Ideal gas laws.

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what are some common, everyday examples that demonstrate each of the gas laws?

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Anonymous 0 Comments

I actually watched a video about this recently from Professor Dave as a refresher

Anonymous 0 Comments

Here’s a great example you can do yourself: put a balloon into the freezer! If you don’t have a balloon handy, [here’s a video](https://youtu.be/al5f9q845q0) of liquid nitrogen being poured over a balloon. This is cooling off the air in the balloon, reducing the T (temperature) in PV=nrT. Rearranging this yields that V (volume) V=nrT/P. Since we are reducing T and keeping everything else the same, the volume of the gas should decrease. And that’s exactly what we see happening!

For the opposite effect, look up marshmallows in a vacuum chamber. Marshmallows have air trapped inside them (which is why they are so fluffy), and this air expands as the pressure drops. This is reducing the value of P (pressure), and reducing the value of P means V will increase. So, you’ll see the marshmallows swell up in size!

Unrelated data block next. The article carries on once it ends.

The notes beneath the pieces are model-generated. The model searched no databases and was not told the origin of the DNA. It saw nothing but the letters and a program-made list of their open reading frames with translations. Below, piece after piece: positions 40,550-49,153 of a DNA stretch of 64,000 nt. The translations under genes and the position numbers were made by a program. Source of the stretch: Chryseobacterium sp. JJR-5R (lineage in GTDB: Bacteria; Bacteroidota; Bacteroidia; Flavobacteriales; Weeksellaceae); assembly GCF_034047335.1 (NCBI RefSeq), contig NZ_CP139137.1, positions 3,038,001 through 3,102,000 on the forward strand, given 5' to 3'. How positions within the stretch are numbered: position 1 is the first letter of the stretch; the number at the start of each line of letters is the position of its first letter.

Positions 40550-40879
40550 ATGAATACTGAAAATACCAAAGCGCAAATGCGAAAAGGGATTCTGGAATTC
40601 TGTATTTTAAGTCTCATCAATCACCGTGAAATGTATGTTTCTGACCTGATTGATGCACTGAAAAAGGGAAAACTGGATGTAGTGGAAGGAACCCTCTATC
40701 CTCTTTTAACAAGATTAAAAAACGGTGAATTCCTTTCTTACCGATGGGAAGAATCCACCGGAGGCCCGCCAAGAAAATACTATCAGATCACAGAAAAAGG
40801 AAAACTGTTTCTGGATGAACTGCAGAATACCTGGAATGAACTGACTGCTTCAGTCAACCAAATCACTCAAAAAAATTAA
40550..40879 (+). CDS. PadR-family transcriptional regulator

Anonymous 0 Comments

You know how it’s colder at the top of a mountain than in a valley? It’s because the air pressure is lower.

PV=nRT, when P goes down, T does too.

Anonymous 0 Comments

It’s starting to get cold at night where I live. The other day I started my car to go to work and a notification went off about the air pressure in my tires. While it’s entirely possible I have a slow leak, it’s very likely that as the air in my tires got colder the pressure decreased enough to trigger an alarm.